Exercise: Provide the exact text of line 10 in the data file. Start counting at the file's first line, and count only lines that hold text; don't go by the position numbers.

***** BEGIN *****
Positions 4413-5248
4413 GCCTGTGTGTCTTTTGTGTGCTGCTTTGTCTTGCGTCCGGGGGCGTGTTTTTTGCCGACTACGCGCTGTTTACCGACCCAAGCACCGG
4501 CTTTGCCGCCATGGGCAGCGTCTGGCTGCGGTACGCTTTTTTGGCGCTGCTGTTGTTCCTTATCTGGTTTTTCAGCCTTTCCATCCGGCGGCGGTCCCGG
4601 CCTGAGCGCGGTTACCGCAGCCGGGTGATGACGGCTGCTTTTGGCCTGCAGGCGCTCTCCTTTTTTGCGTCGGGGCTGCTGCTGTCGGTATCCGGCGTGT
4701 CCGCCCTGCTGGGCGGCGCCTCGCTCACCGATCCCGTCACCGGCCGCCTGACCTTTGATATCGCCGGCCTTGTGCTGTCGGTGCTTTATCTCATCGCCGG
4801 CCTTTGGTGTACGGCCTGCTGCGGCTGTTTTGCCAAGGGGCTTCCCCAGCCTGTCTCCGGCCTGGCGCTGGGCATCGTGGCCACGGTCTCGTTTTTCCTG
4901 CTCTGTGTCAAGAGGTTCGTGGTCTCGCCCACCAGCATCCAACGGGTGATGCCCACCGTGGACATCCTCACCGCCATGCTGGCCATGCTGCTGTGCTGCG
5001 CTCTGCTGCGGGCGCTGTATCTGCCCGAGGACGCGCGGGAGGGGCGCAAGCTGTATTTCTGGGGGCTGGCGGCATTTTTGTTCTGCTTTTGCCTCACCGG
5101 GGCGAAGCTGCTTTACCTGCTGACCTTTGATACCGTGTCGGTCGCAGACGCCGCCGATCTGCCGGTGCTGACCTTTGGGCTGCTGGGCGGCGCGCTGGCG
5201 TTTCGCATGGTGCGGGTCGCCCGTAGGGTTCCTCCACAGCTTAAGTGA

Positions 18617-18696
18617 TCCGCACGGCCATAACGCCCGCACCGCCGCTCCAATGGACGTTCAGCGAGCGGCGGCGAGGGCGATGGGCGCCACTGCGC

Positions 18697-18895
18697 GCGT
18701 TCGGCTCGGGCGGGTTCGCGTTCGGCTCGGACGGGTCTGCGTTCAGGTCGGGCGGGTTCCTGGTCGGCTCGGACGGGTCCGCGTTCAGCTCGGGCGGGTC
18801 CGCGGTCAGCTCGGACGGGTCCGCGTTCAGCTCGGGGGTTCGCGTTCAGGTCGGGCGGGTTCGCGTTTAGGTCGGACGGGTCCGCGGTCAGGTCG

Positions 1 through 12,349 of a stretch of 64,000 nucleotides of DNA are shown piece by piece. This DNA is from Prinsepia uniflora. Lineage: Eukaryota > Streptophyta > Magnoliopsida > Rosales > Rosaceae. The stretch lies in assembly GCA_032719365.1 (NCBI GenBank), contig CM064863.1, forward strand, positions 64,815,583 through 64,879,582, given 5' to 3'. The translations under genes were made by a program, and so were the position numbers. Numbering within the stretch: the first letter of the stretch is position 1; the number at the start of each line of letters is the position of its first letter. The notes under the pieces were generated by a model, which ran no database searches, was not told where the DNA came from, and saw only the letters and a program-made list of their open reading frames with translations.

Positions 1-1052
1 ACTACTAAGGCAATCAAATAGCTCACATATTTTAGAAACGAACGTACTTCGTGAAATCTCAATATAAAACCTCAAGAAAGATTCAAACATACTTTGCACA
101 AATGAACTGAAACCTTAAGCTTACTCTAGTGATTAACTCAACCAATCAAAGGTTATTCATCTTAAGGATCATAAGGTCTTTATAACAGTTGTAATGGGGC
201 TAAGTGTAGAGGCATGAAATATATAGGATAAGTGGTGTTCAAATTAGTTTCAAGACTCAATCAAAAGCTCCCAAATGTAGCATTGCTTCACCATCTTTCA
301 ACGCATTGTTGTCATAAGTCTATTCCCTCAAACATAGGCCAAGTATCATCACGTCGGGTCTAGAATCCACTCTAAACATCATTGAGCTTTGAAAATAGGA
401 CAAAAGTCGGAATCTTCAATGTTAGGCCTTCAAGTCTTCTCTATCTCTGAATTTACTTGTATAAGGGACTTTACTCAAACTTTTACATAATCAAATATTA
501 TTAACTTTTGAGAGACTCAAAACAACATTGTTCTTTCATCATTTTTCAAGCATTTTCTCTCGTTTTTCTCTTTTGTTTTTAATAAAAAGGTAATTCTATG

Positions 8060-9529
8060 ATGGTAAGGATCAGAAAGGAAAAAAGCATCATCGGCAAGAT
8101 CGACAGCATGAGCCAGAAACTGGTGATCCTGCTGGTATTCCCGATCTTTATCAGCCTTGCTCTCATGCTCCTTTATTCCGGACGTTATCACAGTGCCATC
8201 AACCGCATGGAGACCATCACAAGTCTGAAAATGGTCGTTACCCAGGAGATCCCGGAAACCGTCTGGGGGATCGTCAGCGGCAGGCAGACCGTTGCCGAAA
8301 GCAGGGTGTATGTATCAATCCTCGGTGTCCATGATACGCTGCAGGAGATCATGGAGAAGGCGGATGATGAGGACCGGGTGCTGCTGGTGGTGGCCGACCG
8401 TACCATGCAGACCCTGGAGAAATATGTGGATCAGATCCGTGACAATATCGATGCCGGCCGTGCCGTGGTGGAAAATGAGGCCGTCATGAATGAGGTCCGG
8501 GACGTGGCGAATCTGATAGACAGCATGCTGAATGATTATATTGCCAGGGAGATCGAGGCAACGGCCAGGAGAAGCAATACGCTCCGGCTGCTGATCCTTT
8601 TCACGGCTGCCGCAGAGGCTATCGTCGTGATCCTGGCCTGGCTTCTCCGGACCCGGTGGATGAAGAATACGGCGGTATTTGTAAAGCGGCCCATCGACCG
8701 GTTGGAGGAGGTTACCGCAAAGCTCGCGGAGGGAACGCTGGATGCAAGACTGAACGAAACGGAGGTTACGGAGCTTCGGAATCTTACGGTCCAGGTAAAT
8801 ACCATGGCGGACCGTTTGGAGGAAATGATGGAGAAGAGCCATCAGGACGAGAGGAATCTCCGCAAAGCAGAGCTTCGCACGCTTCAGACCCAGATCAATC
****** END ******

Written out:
5201 TTTCGCATGGTGCGGGTCGCCCGTAGGGTTCCTCCACAGCTTAAGTGA